A hopeful RVer convinces his spouse that their RV aspirations are attainable while making over a well-built 1997 Foretravel U320
This article is part of a continuing series looking at motorhomes that have stood the test of time. They may have miles under their wheels, but they can still make dreams come true. Each has earned the right to be called “the classic ride.”
Buying a motorhome often begins with a dream — although in Rich Smith’s case, the word dream was a synonym for unattainable. For years, every time a large luxury coach would pass them on the highway, he would turn to his wife, Shana, and say, “Now that’s what we need.” Unfortunately, her response was always the same: “In your dreams.”
While a new motorhome did not fit the couple’s budget, Rich knew he had the skill to refurbish a used model. He also understood that the most crucial factor in making his dream a reality had nothing to do with transmissions or tires — it was all about getting spousal support. Rich had an E-250 box van that he had converted to transport bikes and riders, and also to use as a living space when traveling for his off-road oriented motorcycle shop. He decided to introduce Shana to camping by planning a trip in the van over a long June weekend. The couple headed to Cedar Point, Ohio, where for four days Rich made his wife coffee each morning, grilled steaks over charcoal every evening and lit a campfire each night.
“After just one day she said, ‘Ahh, this is the life,’” Rich laughs. “She was hooked.”
In 2009, armed with his wife’s support, Rich began the search for a used Class A. He knew he wanted his motorhome to fit inside his garage, which was 45 feet deep but had a door only 12 feet tall, and he also wanted to stay within a budget of $50,000-$75,000. A friend (and lifelong motorhome owner) suggested he look for a Foretravel U320, and went over a list of telltale signs that could signal potential problems later, like leaks and side-wall delamination. Rich did some research on the Foretravel and liked what he saw, particularly the Cummins M-11 450-hp turbodiesel engine.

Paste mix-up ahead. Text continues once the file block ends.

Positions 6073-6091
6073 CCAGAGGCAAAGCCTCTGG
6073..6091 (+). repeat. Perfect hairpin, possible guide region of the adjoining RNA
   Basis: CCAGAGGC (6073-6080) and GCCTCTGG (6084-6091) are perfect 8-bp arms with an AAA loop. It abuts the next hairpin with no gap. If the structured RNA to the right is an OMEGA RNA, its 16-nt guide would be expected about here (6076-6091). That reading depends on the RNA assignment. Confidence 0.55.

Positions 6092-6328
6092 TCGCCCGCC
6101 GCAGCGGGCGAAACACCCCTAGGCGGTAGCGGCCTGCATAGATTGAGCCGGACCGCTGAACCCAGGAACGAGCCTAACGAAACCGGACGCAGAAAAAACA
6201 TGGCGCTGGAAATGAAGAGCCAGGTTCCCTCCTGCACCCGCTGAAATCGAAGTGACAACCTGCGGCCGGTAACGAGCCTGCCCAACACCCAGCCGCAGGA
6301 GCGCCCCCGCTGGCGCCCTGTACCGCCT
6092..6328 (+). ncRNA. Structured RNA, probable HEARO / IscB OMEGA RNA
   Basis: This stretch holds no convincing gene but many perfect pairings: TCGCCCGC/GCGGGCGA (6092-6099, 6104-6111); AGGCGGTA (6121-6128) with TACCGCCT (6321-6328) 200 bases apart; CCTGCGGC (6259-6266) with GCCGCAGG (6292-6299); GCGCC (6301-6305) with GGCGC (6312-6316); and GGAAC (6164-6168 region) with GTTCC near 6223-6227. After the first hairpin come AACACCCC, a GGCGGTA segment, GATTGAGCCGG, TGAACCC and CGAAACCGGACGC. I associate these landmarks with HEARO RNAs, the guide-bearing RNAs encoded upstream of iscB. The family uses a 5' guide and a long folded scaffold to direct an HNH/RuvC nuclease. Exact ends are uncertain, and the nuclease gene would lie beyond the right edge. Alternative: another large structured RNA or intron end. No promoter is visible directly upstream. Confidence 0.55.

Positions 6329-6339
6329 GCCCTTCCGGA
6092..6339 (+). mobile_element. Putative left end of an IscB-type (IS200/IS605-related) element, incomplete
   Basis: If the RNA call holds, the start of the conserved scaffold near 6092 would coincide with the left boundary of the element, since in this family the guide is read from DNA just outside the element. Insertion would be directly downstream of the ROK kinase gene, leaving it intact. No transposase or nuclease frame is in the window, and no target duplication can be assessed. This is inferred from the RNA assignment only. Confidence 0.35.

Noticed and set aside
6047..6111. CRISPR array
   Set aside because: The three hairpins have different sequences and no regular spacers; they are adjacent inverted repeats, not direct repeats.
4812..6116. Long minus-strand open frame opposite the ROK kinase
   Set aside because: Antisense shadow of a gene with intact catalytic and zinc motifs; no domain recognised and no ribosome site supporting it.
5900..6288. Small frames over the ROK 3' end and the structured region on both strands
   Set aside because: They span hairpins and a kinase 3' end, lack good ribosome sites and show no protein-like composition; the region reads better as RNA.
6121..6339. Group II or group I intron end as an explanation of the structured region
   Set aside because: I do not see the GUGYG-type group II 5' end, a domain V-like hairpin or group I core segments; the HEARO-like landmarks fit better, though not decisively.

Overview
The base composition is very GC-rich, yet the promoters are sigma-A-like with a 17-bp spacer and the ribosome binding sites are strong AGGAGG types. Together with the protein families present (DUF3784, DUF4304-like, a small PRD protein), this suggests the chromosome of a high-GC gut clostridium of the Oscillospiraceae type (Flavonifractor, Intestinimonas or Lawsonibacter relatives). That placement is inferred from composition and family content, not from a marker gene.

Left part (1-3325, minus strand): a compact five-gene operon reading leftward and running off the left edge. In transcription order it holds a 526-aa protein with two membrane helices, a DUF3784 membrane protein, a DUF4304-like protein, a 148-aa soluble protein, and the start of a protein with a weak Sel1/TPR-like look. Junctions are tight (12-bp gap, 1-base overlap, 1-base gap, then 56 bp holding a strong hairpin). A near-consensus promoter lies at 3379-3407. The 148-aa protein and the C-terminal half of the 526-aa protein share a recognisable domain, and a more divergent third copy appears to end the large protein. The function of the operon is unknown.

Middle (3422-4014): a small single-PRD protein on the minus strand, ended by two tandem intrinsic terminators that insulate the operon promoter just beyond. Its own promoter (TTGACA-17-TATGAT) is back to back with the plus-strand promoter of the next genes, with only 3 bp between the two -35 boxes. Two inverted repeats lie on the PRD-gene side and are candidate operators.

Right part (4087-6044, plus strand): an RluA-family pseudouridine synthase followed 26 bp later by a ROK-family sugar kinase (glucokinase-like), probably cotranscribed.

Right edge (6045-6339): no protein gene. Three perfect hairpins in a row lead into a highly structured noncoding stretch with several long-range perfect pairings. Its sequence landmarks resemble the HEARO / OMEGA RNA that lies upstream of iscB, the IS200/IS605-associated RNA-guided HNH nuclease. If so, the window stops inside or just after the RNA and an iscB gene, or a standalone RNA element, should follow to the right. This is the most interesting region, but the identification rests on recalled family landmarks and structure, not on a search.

“I think the biggest mistake most people make is getting too small of a motor,” Rich says. “The larger motor works less and gets just as good mileage,” he adds, pointing to his rig’s average of 8-9 mpg.
In addition to ample horsepower and torque, the U320 boasts an Allison six-speed automatic transmission with an integral hydraulic retarder system, solid-wood cabinets, large storage bins with sliding drawers and doors that open bus-style, and window awnings. Foretravel also has a 50-year reputation for producing high-quality custom handcrafted coaches. After hours of online investigation and quite a few phone calls, Rich narrowed his search to six units, all located within a 300-mile radius of the Foretravel plant in Nacogdoches, Texas. He flew out from his home in Pittsburgh, Pennsylvania, and looked at each. As is often the case, pictures can be deceiving.